By Ben Butkus
Researchers from the Fred Hutchinson Cancer Research Center have developed and published an improved protocol for using quantitative reverse transcription PCR to analyze circulating microRNA biomarkers in blood plasma and serum.
The scientists hope the improved protocol will better enable researchers in other labs to conduct research on using microRNAs as biomarkers for cancer detection, the study's lead author said this week.
And although the technique is currently for research-only use, it could be an important step toward developing a blood-based cancer detection method based on circulating microRNAs.
"Right now we're using this only for research purposes, but certainly the long-term goal of all this is developing clinical diagnostics," Muneesh Tewari, a faculty member at Hutchinson and lead author of the study, told PCR Insider this week. "How that plays out remains to be seen exactly."
The researchers developed the improved protocol after Tewari's group published a paper in the Proceedings of the National Academy of Sciences in 2008 that described how miRNAs originating from prostate cancer cells could be measured in blood plasma to distinguish patients with cancer from healthy subjects.
Tewari said that following the publication, a number of researchers contacted his lab to discuss how they might be able to replicate the experiment and optimize the isolation of microRNAs from blood plasma.
"I've gotten a lot of inquires about the details of the protocol, and we gave a pretty detailed protocol in the supplementary methods [of the PNAS paper], but since then in small ways it's evolved," Tewari said.
The goal then, of the most recent study, published online last month in the journal Methods, was to "enable other researchers who are doing various kinds of biomarker research and are considering using microRNAs as biomarkers to be able to implement the technology in their labs," Tewari said.
Tewari added that most of the modifications to the protocol were "relatively minor," but that in the context of measuring microRNAs in plasma, they represent a new approach.
Most of the modifications are in the up-front part of the protocol that deals with extracting and isolating microRNAs from plasma and serum. For instance, the researchers scaled up the ratio of denaturing agent used in relation to plasma or serum, both of which have very high protein contents.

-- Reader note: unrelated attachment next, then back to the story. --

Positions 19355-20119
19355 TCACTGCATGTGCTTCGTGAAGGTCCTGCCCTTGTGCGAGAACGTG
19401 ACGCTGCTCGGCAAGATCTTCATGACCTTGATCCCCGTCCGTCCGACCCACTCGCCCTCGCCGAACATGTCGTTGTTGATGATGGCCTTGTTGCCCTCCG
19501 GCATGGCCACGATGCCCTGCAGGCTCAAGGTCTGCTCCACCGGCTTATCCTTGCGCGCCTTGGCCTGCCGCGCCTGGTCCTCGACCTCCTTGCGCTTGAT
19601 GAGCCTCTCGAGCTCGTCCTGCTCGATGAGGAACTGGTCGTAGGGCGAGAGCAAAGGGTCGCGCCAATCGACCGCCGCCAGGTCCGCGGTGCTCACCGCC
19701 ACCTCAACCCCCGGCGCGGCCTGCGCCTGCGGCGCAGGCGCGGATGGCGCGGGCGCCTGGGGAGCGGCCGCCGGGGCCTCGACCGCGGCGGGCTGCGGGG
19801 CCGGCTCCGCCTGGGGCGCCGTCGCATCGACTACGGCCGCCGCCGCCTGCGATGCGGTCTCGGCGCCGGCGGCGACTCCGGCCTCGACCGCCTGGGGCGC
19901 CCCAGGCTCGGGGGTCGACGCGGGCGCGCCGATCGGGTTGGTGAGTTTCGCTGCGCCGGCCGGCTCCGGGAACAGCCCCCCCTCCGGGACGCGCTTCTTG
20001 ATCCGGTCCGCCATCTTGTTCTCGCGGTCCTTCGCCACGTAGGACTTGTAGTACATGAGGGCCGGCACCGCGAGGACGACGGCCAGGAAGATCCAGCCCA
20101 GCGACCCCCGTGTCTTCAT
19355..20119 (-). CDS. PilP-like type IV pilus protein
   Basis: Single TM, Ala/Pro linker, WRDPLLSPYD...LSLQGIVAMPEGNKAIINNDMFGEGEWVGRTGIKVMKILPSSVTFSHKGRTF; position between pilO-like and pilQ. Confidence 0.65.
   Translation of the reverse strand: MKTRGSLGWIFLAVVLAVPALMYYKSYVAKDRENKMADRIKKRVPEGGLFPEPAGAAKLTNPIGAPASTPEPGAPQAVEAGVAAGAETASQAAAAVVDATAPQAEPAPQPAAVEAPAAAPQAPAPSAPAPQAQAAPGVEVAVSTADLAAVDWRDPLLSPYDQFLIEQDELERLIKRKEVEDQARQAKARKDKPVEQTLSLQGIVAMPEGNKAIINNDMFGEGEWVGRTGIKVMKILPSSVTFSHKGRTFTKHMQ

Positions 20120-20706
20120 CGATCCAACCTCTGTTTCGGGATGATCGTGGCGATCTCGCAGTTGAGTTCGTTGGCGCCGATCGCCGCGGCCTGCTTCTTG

They tested this modification using two commercially available kits: Ambion's MiRvana PARIS, in which the only modification was an additional organic extraction step; and Qiagen's miRNeasy kit, in which the modification involved using 10 volumes of Qiazol reagent to initially denature one volume of plasma or serum.
Although both protocols have proven effective, the researchers wrote, the Qiagen protocol yielded two- to three-fold more RNA.
The researchers also made minor modifications to PCR reaction volumes; and routinely added non-human (specifically C. elegans) synthetic microRNAs after initial denaturation of plasma or serum to serve as internal controls and correct for variability in microRNA extraction.
On the microRNA analysis end of the protocol, the researchers made fewer modifications, such as reducing the reaction volumes for conducting quantitative real-time PCR based on Applied Biosystems Taqman kits. Tewari and colleagues used a Tetrad2 Peltier Thermal Cycler from Bio-Rad to carry out reverse transcription reactions; and an Applied Biosystems 7900HT thermal cycler for real-time PCR.
Tewari stressed that other protocols for extracting and analyzing microRNAs from plasma or serum exist, and that "other vendors also have good products for this. By no means is this the result of a careful head-to-head comparison. This is just what we're doing, and it's working with a certain level of performance. And by no means is it a final protocol. I'm sure it will be continually evolving."